Pay bills punctually
  • Late payments, collection and bankruptcies have the greatest negative effect on your credit score.
Manage your debts responsibly
  • Keep your credit card account balances well below your available credit limits.
Check your credit reports regularly
  • If you find any inaccuracy on your credit report, contact your credit provider to correct it immediately.
Establish a strong credit history
  • Time is one of the most significant factors in improving your credit score.
Avoid applying for too much credit
  • A large number of credit provider enquiries for new applications within a short time can make you being considered as having high credit risk. *
    * Keep in mind that multiple personal enquiries (that is, requests of your credit report) do not affect your credit score.
Positive credit data
  • Having credit limits and an outstanding balance raises your credit score
Negative credit data
  • Having a default record lowers your credit score
Is my credit data being shared elsewhere?
  • Yes; this is an essential piece of financial infrastructure to facilitate the development of the consumer finance market. It is being shared in:
  • US
  • UK
  • Cananda
What are the benefits of credit data sharing?
  • It reduces excessive borrowing.
What are the benefits of a high credit score?
  • It increases the availability of credit
  • It lowers your interest rate

Before you decide to borrow money, it's worth taking the time to ask yourself a couple of key questions below, and to make sure you can afford new debt repayments on top of your current expenses or commitments.

What is your borrowing purpose?
  • Taking out an educational loan or a business loan makes sense in many cases, but borrowing for shopping, entertainment, or debt refinancing may not be necessary. Too much debt can be a long-term burden.
Is borrowing your best option?
  • If borrowing is currently your best option, you should borrow in a prudent and responsible manner.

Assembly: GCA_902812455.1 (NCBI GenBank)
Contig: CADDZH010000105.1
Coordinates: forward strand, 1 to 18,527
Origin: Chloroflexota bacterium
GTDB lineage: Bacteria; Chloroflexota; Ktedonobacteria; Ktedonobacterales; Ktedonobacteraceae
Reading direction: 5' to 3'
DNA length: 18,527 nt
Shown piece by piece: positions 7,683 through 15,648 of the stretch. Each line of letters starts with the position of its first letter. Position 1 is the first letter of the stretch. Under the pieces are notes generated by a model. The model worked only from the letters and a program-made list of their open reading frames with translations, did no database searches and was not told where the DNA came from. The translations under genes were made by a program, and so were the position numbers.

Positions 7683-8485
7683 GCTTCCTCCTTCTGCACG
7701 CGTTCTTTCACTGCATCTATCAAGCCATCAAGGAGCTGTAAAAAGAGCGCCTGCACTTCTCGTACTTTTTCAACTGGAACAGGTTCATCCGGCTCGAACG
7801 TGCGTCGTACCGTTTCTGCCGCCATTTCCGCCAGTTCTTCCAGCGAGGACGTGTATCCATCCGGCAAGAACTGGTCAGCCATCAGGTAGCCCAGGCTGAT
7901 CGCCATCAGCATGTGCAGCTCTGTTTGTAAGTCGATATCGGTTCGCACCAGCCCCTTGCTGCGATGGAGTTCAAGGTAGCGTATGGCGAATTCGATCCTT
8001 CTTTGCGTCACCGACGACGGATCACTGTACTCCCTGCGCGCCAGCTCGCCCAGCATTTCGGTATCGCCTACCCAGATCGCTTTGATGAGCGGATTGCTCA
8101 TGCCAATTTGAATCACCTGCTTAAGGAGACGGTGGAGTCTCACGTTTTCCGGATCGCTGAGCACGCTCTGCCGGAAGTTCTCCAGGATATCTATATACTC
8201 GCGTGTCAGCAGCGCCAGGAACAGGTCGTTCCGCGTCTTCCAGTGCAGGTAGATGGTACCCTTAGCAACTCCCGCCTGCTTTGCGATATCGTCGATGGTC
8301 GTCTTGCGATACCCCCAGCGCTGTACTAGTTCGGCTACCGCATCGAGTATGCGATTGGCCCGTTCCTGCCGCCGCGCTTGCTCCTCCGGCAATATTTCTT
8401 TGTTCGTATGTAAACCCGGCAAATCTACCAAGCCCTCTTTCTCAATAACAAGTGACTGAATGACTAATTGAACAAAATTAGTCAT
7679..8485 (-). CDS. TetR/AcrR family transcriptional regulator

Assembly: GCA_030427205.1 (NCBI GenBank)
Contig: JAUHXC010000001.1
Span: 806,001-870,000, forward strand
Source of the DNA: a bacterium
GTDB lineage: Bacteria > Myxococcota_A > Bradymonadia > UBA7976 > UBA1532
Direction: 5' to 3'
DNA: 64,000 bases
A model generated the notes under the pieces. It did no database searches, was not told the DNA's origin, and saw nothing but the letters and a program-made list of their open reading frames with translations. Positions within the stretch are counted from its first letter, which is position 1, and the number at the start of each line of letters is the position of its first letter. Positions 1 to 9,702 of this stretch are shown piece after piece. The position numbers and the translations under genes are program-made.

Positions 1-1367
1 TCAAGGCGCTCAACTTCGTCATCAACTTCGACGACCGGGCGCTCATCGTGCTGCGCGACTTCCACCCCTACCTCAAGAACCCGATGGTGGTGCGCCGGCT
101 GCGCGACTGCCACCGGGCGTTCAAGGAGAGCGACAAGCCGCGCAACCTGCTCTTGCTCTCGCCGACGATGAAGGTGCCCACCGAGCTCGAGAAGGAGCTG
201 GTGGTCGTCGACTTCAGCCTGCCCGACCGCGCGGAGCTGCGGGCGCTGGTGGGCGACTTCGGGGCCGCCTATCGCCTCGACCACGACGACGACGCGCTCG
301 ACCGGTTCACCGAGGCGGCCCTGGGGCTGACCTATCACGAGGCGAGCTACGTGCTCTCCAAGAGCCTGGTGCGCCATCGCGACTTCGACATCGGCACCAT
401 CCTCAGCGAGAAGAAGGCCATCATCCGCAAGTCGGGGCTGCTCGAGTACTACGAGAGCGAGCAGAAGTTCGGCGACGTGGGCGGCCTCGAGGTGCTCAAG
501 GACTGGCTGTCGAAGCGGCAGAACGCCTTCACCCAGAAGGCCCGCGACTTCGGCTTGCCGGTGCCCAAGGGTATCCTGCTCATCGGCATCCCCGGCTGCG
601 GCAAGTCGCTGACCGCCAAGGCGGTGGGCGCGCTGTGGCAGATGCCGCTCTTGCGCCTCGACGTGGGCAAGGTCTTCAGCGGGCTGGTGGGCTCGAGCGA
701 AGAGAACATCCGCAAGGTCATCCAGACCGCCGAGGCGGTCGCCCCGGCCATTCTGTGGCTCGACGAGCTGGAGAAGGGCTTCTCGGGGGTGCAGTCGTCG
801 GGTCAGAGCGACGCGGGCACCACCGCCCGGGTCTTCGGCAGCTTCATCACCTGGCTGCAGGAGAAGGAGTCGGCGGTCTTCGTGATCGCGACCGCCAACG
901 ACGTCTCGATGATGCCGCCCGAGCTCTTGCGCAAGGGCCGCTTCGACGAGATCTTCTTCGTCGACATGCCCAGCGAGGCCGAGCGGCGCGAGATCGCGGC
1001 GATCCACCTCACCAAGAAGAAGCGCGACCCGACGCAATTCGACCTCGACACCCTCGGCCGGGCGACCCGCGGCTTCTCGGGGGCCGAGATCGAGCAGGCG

How much should you borrow?
  • Everyone's financial situation is different, but you should avoid borrowing more than you can afford to repay. Before you borrow, ask yourself if you will be able to make the payments - and remember to take interest charges into account as well. It is usually a good idea to ask your lender for a repayment schedule and a detailed breakdown of the total cost of the loan. Below, you will find a table that outlines the risks associated with various DSRs (Debt Servicing Ratio=Payments for Debt/Income):

  • Below 50%: Safe to borrow
  • 50%-59.99%: May be safe to borrow
  • 60%-69.99%: Somewhat risky to borrow
  • 70% or above: Risky to borrow
What is the cost of borrowing money?
  • When you borrow money, you have to repay the principle (amount borrowed) plus interest. Be aware that some financial institutions may charge other fees as well, including annual fees and/or handling fees, early repayment fees, cancellation fees, etc. MoneySQ does not charge any of these additional fees.

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**The annual percentage rate ranges from 3.8% to 48%. Interest rate on loans is subject to the credit history of each applicant. The repayment period for loans ranges from 6 to 60 months. For example, in the case of an HK $50,000 loan with annual percentage rate of 3.8% and 12-month repayment period, the monthly loan repayment amount would be HK $4,253 and the total repayment amount would be HK$51,036.

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